iPhone Used to Find Land Mines
Computer scientists from Harvards School of Engineering and Applied Sciences have come up with an incredibly unique use for the iPhone; finding landmines. Actually, it’s an iPhone app, and it works by using audio signals from traditional metal detectors to create a visual image of metallic objects in the ground, making it easier for minesweepers to differentiate between a deadly landmine and a harmless piece of metal.
The aim of the iPhone minesweeper tool, called PETALS for Pattern Enhancement Tool for Assisting Land Mine Sensing, is to bring an affordable land mine detection system to regions of the world where resources are highly constrained, and the engineers found the most cost effective way to do this was by using a ubiquitous platform like the smartphone. The end result is a significant efficiency boost in both detection and training of new minesweepers:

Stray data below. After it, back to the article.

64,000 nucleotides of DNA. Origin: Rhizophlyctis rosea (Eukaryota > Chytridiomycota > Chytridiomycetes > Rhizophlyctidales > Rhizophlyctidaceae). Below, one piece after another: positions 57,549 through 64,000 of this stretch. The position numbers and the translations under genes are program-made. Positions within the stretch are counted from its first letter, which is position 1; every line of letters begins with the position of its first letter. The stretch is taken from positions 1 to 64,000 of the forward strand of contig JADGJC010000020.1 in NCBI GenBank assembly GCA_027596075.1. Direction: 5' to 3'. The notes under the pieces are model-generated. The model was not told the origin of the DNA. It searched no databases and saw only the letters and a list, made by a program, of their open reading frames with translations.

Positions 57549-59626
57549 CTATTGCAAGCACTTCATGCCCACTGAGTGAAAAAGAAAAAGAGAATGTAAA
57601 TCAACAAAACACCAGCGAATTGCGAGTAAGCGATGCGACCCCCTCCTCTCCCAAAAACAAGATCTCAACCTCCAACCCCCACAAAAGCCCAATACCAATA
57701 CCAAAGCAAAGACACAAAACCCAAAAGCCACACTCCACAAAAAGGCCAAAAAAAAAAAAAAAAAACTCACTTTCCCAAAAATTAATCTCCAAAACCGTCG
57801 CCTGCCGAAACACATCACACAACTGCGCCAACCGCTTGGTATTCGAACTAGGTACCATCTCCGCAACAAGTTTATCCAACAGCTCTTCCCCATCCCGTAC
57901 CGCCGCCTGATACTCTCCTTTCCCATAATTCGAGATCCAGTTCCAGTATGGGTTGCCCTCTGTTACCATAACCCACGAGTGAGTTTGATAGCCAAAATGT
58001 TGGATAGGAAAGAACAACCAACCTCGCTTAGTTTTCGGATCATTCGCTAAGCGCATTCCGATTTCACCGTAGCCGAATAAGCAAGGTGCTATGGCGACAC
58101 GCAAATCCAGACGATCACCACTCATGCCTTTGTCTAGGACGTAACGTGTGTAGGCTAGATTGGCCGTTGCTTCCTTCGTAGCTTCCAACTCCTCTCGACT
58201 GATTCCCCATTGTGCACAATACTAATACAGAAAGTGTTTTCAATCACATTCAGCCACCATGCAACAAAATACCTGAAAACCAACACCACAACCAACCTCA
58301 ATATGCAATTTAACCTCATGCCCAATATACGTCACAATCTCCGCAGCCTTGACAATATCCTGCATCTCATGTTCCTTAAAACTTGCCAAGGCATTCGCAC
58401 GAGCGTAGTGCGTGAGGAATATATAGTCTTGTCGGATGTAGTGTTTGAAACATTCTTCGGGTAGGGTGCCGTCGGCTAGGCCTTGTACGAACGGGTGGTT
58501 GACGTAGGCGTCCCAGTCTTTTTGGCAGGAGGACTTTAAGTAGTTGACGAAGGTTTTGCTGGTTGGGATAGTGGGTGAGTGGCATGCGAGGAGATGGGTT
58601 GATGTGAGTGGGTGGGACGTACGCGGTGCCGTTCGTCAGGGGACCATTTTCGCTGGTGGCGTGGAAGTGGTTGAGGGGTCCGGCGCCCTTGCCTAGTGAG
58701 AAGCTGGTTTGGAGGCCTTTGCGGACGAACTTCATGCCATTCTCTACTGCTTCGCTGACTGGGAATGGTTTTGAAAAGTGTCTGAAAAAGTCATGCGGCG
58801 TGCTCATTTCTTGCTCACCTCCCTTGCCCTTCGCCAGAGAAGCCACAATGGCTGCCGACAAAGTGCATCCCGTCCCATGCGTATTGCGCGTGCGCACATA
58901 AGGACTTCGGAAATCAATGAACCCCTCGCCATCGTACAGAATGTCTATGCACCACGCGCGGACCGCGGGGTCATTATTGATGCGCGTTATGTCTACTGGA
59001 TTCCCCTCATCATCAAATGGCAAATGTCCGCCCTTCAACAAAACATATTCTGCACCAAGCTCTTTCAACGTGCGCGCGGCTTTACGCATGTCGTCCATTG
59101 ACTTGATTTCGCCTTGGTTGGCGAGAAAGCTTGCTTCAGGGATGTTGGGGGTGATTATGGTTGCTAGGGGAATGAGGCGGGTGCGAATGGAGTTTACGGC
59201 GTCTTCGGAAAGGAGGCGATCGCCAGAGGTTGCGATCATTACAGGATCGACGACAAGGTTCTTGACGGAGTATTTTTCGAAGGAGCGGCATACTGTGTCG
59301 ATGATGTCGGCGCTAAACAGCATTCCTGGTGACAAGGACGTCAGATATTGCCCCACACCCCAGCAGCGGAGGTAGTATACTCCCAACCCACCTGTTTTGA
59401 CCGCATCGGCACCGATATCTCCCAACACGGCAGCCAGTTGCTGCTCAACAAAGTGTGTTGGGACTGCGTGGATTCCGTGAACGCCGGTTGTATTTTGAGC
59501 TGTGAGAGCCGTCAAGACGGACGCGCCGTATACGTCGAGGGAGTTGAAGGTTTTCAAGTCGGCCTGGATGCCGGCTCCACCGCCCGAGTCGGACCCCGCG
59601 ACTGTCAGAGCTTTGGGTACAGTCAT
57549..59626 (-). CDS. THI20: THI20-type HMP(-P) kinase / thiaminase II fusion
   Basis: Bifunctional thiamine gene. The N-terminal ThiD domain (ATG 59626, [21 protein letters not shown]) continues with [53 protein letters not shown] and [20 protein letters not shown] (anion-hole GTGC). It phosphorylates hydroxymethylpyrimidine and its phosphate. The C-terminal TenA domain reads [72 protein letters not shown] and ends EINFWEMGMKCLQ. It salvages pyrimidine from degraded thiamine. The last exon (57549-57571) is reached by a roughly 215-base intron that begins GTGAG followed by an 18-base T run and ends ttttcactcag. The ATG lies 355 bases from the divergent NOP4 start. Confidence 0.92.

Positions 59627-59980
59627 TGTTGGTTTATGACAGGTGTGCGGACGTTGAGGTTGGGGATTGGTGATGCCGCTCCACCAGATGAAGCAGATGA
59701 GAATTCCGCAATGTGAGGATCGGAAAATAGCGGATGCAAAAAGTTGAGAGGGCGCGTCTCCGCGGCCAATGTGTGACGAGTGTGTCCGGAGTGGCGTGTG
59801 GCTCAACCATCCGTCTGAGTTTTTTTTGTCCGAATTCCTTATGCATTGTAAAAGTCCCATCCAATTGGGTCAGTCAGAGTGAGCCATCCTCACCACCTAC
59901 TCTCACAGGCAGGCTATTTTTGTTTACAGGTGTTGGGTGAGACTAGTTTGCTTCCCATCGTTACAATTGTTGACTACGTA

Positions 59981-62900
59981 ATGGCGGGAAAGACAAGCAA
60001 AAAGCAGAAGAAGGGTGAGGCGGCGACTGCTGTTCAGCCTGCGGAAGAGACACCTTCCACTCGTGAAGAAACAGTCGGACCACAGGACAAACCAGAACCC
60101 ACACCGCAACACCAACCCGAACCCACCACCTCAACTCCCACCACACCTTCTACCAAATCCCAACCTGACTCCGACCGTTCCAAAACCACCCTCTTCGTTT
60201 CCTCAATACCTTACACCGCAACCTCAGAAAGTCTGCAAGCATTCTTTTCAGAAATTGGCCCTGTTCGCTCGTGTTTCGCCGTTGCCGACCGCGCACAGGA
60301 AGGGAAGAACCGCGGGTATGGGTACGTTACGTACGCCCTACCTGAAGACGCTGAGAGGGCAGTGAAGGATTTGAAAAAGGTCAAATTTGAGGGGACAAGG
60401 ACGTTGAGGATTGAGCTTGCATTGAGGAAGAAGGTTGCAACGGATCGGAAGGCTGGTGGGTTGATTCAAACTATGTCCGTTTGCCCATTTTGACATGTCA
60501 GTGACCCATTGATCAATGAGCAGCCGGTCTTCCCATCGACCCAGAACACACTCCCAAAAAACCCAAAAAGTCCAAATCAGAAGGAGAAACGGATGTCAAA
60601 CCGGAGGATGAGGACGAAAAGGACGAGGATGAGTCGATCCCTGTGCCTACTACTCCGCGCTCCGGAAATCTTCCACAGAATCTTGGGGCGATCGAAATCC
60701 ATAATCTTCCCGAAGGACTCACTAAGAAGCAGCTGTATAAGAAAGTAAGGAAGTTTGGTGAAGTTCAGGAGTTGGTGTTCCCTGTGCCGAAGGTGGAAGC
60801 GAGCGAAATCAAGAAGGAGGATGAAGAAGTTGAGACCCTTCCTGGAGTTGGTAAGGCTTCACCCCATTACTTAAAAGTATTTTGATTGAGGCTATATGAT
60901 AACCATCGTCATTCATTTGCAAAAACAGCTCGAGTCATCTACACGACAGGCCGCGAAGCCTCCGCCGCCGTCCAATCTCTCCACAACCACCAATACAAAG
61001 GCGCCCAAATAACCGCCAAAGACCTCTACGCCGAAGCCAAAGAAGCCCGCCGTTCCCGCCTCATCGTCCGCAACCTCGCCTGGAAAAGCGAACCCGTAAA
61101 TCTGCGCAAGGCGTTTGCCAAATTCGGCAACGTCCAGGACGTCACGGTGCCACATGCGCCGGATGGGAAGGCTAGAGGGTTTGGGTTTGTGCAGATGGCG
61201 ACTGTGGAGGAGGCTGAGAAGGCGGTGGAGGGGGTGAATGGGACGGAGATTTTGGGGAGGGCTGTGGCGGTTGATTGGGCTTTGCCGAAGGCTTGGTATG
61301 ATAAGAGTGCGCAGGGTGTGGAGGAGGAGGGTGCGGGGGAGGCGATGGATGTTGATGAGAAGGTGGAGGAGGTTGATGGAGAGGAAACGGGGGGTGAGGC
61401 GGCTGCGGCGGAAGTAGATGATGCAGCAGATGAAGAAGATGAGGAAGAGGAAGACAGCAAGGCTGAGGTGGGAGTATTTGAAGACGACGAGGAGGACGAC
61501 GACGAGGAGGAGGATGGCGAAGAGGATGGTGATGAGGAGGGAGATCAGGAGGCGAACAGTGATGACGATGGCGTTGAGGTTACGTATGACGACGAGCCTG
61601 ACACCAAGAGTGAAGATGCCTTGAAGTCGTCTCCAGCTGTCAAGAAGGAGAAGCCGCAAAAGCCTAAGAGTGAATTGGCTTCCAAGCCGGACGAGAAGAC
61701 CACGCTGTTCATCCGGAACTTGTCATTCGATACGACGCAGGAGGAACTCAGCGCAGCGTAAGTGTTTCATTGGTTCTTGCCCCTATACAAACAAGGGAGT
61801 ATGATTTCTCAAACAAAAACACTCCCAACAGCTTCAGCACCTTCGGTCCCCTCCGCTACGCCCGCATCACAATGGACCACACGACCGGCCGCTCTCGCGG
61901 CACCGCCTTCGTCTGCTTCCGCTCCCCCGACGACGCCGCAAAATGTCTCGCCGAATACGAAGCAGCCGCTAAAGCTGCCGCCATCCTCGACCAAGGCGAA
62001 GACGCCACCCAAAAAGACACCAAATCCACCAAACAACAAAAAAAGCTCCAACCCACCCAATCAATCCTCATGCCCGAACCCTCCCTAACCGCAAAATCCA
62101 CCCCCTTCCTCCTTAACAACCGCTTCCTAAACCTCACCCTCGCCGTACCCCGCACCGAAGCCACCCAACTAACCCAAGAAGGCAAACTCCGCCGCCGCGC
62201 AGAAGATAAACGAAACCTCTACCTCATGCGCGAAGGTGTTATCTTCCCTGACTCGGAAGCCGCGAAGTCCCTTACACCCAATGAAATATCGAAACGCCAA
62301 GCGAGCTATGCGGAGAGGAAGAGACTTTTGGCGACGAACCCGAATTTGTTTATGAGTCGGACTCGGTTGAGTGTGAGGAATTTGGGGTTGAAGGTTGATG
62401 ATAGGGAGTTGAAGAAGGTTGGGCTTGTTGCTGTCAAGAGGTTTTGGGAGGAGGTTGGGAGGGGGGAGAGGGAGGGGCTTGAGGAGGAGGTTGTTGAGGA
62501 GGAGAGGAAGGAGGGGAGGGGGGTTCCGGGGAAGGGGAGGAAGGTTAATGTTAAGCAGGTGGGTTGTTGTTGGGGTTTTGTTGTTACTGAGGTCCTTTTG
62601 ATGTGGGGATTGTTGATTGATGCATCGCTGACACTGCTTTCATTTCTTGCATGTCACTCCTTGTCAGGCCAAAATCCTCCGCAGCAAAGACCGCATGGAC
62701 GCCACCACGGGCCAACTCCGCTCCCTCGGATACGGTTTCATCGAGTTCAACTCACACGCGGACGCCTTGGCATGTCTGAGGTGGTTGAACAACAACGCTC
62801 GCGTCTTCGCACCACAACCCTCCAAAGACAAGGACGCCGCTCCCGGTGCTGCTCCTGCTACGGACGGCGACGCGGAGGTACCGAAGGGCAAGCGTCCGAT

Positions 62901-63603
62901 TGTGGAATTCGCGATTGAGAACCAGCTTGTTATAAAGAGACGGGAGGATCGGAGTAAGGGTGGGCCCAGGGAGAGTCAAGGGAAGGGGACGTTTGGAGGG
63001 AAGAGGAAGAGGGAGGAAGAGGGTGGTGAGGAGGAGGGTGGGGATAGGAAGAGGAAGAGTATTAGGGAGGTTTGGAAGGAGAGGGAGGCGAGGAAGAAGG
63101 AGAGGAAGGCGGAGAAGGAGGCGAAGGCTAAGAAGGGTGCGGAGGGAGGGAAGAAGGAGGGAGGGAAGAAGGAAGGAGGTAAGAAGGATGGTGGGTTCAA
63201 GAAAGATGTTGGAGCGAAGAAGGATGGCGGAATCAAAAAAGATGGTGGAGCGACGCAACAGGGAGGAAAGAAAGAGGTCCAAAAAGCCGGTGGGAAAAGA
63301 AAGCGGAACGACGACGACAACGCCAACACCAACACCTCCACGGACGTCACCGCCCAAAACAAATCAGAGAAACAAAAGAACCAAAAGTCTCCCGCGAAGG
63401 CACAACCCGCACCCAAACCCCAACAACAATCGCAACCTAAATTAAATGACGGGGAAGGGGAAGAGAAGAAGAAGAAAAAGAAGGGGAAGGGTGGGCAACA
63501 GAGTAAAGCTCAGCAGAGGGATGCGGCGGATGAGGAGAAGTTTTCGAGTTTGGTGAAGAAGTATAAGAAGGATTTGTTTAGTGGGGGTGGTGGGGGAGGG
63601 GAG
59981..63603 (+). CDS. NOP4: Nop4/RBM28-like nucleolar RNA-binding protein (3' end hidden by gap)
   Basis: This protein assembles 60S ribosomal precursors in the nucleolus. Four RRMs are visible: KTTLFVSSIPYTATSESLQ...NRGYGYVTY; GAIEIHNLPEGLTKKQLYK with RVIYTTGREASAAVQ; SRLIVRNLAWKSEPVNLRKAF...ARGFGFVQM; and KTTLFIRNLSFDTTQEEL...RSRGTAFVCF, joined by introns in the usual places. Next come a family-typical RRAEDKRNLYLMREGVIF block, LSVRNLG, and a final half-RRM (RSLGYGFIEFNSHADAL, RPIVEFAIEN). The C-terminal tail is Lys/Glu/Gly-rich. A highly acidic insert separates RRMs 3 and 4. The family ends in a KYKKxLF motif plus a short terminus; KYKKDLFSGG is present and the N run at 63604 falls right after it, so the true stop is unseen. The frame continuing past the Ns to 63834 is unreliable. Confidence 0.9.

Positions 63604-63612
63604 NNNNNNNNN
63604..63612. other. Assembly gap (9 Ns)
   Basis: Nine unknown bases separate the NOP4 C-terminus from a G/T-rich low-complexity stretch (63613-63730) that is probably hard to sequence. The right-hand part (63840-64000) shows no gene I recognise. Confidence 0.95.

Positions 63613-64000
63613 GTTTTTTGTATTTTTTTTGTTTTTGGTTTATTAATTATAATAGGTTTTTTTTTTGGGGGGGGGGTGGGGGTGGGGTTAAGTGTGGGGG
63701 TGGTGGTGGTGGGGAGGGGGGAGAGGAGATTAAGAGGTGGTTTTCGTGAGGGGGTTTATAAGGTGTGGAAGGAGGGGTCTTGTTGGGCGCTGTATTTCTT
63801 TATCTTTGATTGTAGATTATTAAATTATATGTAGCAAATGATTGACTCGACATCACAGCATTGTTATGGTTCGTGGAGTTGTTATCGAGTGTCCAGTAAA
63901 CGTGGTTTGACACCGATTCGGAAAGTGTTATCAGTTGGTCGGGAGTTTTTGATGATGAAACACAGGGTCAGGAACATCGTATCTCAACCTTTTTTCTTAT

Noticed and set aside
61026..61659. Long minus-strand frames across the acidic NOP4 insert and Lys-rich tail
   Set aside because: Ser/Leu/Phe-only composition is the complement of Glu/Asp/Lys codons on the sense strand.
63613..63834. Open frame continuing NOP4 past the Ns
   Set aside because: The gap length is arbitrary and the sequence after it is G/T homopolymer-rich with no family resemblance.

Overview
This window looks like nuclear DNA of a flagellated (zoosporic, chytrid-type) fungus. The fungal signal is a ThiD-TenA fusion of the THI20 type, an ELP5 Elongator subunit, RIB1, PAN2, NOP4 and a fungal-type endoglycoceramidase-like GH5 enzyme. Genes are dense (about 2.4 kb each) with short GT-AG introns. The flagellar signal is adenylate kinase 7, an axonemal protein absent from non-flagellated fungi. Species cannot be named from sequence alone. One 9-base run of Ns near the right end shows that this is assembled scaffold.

In addition to increasing search efficiency, PETALS has the potential to help train new de-miners. In initial tests, novice de-miners performed 80 percent better with visual aid.
Is this one of the most impressive uses of an iPhone or what? I’m sure this is far out of the range of what Apple expected the iPhone and iOS platform to do when they created it, but this kind of thing exemplifies what Apple’s message has been in the newest iPad commercials that suggest the hardware is what people make of it. Amazing stuff.